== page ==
In writing this book, a question often popped into my mind, the one famously posed by postcolonial theorist Gayatri Spivak: "Can the subaltern speak?" Spivak's question is not about the vocal cords of the colonized; it is about the colonizer's ear drums; "Can the subaltern speak?" really means, "Are the colonizers deaf?" not ''Are the colonized mute?" This study has demonstrated ways in which the American settler-state and nation have sought, often successfully, to impose temporal and spatial limitations on indigenous political life. In resistance, indigenous political actors speak against and across the boundaries of colonial rule by articulating and fighting for a third space: a space of sovereignty and/or citizenship that is inassimilable to the modern liberal democratic settler-state and nation. The settler polity is often deaf to the indigenous claim for a third space because this claim refuses to accommodate itself to the political choices framed by the imperial binary: assimilation or secession, inside or outside, modern or traditional, and so on. Looked at in this way, indigenous political resistance is refusal of a false choice. Among other things, this book has been an effort to expose to clearer light the presence and politics around the third space, defined by colonial impositions and postcolonial resistances. To conclude the book, I look at how the third space concept could positively reshape the language and therefore the terms of and possibilities for indigenous-settler-society relations in the future, and I also suggest its applicability to the wider political discourse and politics around sovereignty. REFUSING THE FALSE CHOICE: SEEING THE THIRD SPACE In their introduction to the important collection Political1heory and the Rights of Indigenous People, the volume's editors, Duncan Ivison, Paul Patton, and Will Sanders, note that for some of their contributors, such as James Tully as well as Will Kymlicka and J. G. A. Pocock, "there can be no equal standing for indigenous peoples until they are acknowledged as equal sovereigns within a postcolonial constitutional arrangement," while "for others, such as [Iris] Young and [Augie] Flores and [Roger] Maaka, it is the very nature of the sovereign state that must be rethought." 1 While these descriptions flatten the complex views of each of these scholars, there is something worth drawing from the two approaches implied here. The first approach seeks to rethink governance from below by seeking to secure and "arrange" multiple nodes of sovereignty in a multilayered political system wherein settler and indigenous polities can coexist, overlap, and interweave jurisdictions. The second approach, by contrast, rethinks governance from above by arguing that the hegemonic "sovereign state," and thus state sovereignty, is inherently incompatible, and in fact hostile, to the secured existence of indigenous political autonomy. What I find compelling and significant here is the general direction in which these thinkers are going on this issue, which is to see and argue that the viability of political autonomy for indigenous tribes will not come through accommodation of the settler-state's political system, boundaries, and culture. Rather, it will require some degree of meaningful change in the settler-society's institutional organization and ideational approach and the concomitant solidification of a location and form of indigenous sovereignty that is self-determined and thus not dependent on the settlersociety. Missing from these formulations, however, is a precise concept as well as a vocabulary that can pin down the alternatives represented in this "postcolonial arrangement" and/or "rethinking of the sovereign state." I propose that the "third space" may well provide the vocabulary that both captures and helps to constitute a viable, increasingly sought-after location of indigenous postcolonial political autonomy that refuses the choices set out by the settler-society. But cultivating this discourse and seeing its constitutive possibilities is easier said than done, so one of the first steps toward moving in this direction will involve refusing the false choice set out by the settler-state. In a 1998 Law Review article, Julie Cassidy set out and critiqued rhe terms of the false choice presented to those advocating sovereignty for indigenous nations and tribes: "The resolution relating to Aboriginal sovereignty is often mistakenly perceived as only involving two possibilities: (r) acknowledgement of Aboriginal sovereignty and the consequent desrruction of the "occupying" state's sovereignty; or (2) continuation of the past denial of Aboriginal sovereignty. However, it is possible for both entities to enjoy concurrent sovereignty."2 The false choice here is that either indigenous tribes and nations must become sovereign states, thereby destroying the settler-states within which they reside, or their citizens must accept unambiguous inclusion in the settler polity, thereby denying their collective claim to sovereignty. This false choice of either destruction or denial is built on colonialist and statist presumptions. The colonialist presumption is that the settler polity and its institutions represent the ideal of modern political development, while indigenous political society and institutions are, at best, underdeveloped or, at worst, primitive, and thus incapable of real independence in our time. The statist presumption is that legitimate, viable sovereignty can be secured and expressed only through statist institutions, the purview of which is singular and plenary over political space marked by unambiguous boundaries. When articulated in tandem, these colonial-statist presumptions form the foundation of the imposition of colonial rule over indigenous people within liberal democratic settler-states such as the United States. We saw this during and especially after the Civil War when, in their own way, each of the three branches of the American federal government sought to clearly define and secure the reunified boundaries of the American nation-state by domesticating indigenous tribes to them, which included ending the formal process of treaty-making and codifYing U.S. plenary power. During the Progressive era, these colonial-statist imperatives drove U.S. policies that sought to break up what Teddy Roosevelt called the "tribal mass" through various means, including allotment of indigenous territory, the unilateral conferral or imposition of U.S. citizenship on people who were already citizens of their tribes, and the closure of U.S. political boundaries to indigenous people not residing within what America deemed its political space. This imperative persisted in different ways throughout the twentieth century, such as in the midcentury termination policy, and has taken its most notable contemporary form in the antitribal sentiment evident in mainstream American electoral politics, citizen groups' discourse in the civil society, and U.S. Supreme Court decisions. Over the course of American political history, indigenous sovereignty has been deemed something that needed to be denied-for example, through the codification of U.S. plenary power-and/or something that threatened the destruction of U.S. state sovereignty, as expressed, for instance, by contemporary antitribalism. The enduring presence of colonial ambivalence has maintained the parameters of this false choice, putting indigenous sovereignty and political life in a seemingly impossible colonial bind that has positioned indigenous tribes as "domestic to the United States in a foreign sense." In fact, this ambivalence has served to forestall the complete imposition of any particular thrust in the vacillating history of U.S. Indian policy. The ambivalence inherent to the false choice is also, in part, a product of and opens room for what I have referred to as indigenous postcolonial resistance. This is a resistance that defies American colonial imperatives and seeks to, reframe the boundaries that purport to bind indigenous political life. Like the approaches offered by the scholars noted earlier, Julie Cassidy's alternative of "concurrent sovereignty" refuses the idea that the only options available result in either the destruction of state sovereignty or the denial of indigenous sovereignty. Her refusal echoes the efforts of indigenous political actors and movements discussed in this book. John Ross and his Cherokee colleagues refused the treaty terms that they thought would destroy their nation. In so doing, although they likely lost more than they won in the 1866 treaty negotiations, they nevertheless maintained the unity of the Cherokee nation and in important ways shaped its sovereign purview in the Indian Territory. During the Progressive era, Clinton Rickard and his compatriots, among others, fought to refuse the imposition of U.S. citizenship and the rigid American political boundaries that they saw as inimical to citizenship in their own nations. Their efforts amounted to a defense of the independent political life of those nations, and they resonate to this day in, among other things, the annual traditions enacted at the U.S.- Canadian border that symbolically and physically express an indigenous refusal to abide settler-state boundaries. In the 196os and 1970s, the politics of indigenous refusal gained its greatest notoriety when the Red Power movement refused the false choice of either the assimilatory aims of the civil rights movement or the nationalist separatism of third world anticolonialism. Instead, Red Power fought for a right to self-determination as a proactive challenge to and even "recolonization" of American colonial boundaries, symbolized by the occupation of Alcatraz Island and by Vine Deloria's notion of the modern "tribe as a nation ex- tending in time and occupying space." Deloria's vision was that of tribes whose identity and expression of sovereignty transcend the boundaries of colonial time-that feeling of being "unreal and ahistorical," as he called it-and by so doing are better able to secure and expand the location of indigenous people in postcolonial space, across the boundaries of colonial rule. The political history of indigenous people's refusals of the false choice set out for them indicate a persistent effort both to self-determine what sovereignty means to them and to expose the uncertainty and even impossibility of U.S. sovereignty as a totalizing claim to supreme, legitimate authority. In this regard, indigenous and U.S. or settler claims to sovereignty face the challenge of dealing with the instability of the term itself. Recall Roxanne Doty's point, noted in chapter 1: "The social construction of sovereignty is always in process, and is a never completed project." This process can be seen in the political interchange between American colonial impositions, colonial ambivalence, and indigenous postcolonial resistance, which continually struggle over the precise meaning and purview of the political authority claimed by the settler-state and the many indigenous tribes. While the American perspective cleaves to a statist notion of sovereignty as a source of domination, indigenous politics in its many forms refuses to be contained by the limits of the boundaries of the settler-state and the nation. These refusals demonstrate that indigenous political identity, agency, and autonomy reside in postcolonial time and space, always already across the temporal and spatial boundaries marked out by the settler-state and the colonialist political culture. By articulating this postcolonial fact, indigenous political actors and institutions reveal that settler-state boundaries are just one way-a colonialist way-to map out a people's relationship to time and space in North America, and they can offer the third space of sovereignty as a politically and discursively locatable alternative. In this regard, it is my hope that the idea of the third space also contributes to the general aims pursued by the scholars noted earlier as well as by scholars of indigenous politics such as Tom Biolsi, who builds his contemporary analysis on the premise that "the nation-state, it turns out, is only one among several (perhaps many) political geographies imagined, lived, and even institutionalized under modernity by American Indians."3 The "imagining" of alternative "political geographies" is a fundamental part of the effort to see viable alternatives to the statist or colonialist conception of sovereignty. To be sure, this antistatist or anticolonial effort does not exist in a vacuum, relevant only to indigenous political concerns, bur is connected to and possibly even constitutive of the effort to reimagine the role and meaning of sovereignty in the political world generally. In a genealogy of the concept of sovereignty, international relations scholar Jens Bartelson urges us to consider "the question of sovereignty [as a] question of the unthought foundations of our political knowledge and how they relate to the concept of sovereignty, when stripped of all predetermined content and opened to definitional change over time."4 Bartelson is encouraging us to imagine various possibilities for conceptualizing the relationship between people, power, and space over time, and, just as important, to take heed of what we lose by not opening ourselves up to at least a consideration of alternatives. For example, what are the implications of allowing hegemonic political space as defined by the state system to remain an "unthought epistemological foundation of sovereignty"? A major political implication, according to Alexander Murphy, is that by constituting and accepting "sovereignty as a territorial ideal ... the modern territorial state has co-opted our spatial imaginations."5 Refusing this co-optation-this false choice-requires a decolonization of our spatial imaginations to reveal forms of political space that cannot simply be mapped onto the boundary lines of the international state system. It is in this regard that indigenous politics can inform and be informed by the reconsiderations of sovereignty occurring more generally because they refuse to say simply Yes or No to state sovereignty, but instead imagine a postcolonial supplemental remapping of sovereign relationships that can include but will not be dictated to or contained by state boundaries. Therefore, I suggest that the third space may also prove of worth as a conceptualization of antistatist autonomy that can be an alternative to the polar imaginaries that either see state sovereignty as the unavoidably exclusive font of legitimate political space or postulate a political world in which we have somehow moved beyond state sovereignty altogether. In accord with this aim of decolonizing our spatial imaginations and thereby drawing out postcolonial supplemental alternatives to state sovereignty, I rurn to the ideas of two contemporary indigenous political voices, one of whortl is looking to reconsider governance from below and one from above. In reconsidering contemporary governance from the ground up, we should consider the decolonization plan proposed by Chief Justice Robert Porter of the Supreme Court of the Sac and Fox nation of Kansas and Missouri. Porter argues for a form of decolonization that I deem postcolonial in nature because it is based on an understanding that "a decolonized relationship does not mean that there is no relationship at all. The United States remains committed by treaty and legal obligations."6 To this end, he proposes specific forms of decolonization that directly reshape the boundaries of U.S.-indigenous legal jurisdiction, such as a change in "federal law to recognize the power of Indian nations over misdemeanors committed by non-Indians within tribal borders."7 1his proposal works across the boundaries in an effort to decolonize them so that instead of representing colonial impositions on indigenous sovereignty they come to represent sites for the fuller expression of tribal sovereignty. Porter's postcolonial decolonization strategy is similar, in a general sense, to what the Oneida nation of New York sought in repurchasing land for their historic reservation: to assert indigenous authority over some components of the overlapping, checkerboarded legal and political jurisdictions of historic indigenous territory. This unilateral assertion of authority would not be seamless or comprehensive, for just as the Oneida were seeking only to be exempt from state and local taxation, Porter's claim is only for tribal jurisdiction over less serious offenses committed in indigenous territory. The intention of both efforts was to express and cultivate a third space of sovereignty, and one cannot fully comprehend either effort without appreciating the role of boundary-crossing here. Nevertheless, as we saw in chapter 6, the Supreme Court's decision in the Oneida case clearly indicates that American colonial impositions continue to seek to defuse and delimit indigenous sovereign expression. Although this was a disappointing decision for the Oneida nation and for indigenous tribes generally, the actions of the Oneida nation that led to this case point to the direction that future expressions of and struggles for indigenous sovereignty may well take across the boundaries of colonial rule.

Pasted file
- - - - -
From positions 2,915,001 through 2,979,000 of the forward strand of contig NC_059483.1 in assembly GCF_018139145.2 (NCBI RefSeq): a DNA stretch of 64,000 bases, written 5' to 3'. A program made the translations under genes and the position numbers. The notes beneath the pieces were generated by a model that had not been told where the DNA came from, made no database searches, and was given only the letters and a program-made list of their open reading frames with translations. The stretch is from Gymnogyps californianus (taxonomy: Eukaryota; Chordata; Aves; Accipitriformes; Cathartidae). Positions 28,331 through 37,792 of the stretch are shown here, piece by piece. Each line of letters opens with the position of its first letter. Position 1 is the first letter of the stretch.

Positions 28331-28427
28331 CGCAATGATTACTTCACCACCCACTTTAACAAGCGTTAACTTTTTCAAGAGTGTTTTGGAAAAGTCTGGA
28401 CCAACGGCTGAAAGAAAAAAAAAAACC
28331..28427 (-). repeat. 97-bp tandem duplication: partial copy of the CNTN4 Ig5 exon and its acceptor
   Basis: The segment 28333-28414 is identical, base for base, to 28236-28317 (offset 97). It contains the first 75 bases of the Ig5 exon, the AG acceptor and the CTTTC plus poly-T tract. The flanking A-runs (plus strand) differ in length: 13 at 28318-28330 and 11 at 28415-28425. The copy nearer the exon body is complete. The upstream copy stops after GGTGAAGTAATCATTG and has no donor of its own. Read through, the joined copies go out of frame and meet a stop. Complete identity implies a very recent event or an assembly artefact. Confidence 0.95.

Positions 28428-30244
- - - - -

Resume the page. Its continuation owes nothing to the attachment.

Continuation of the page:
The argument that being topical is structurally unfair for them is a self-serving assertion used to sidestep clash—critiquing any part of the resolution, like the FG, to legitimize avoiding topical action gets co-opted by the right for the opposite purpose.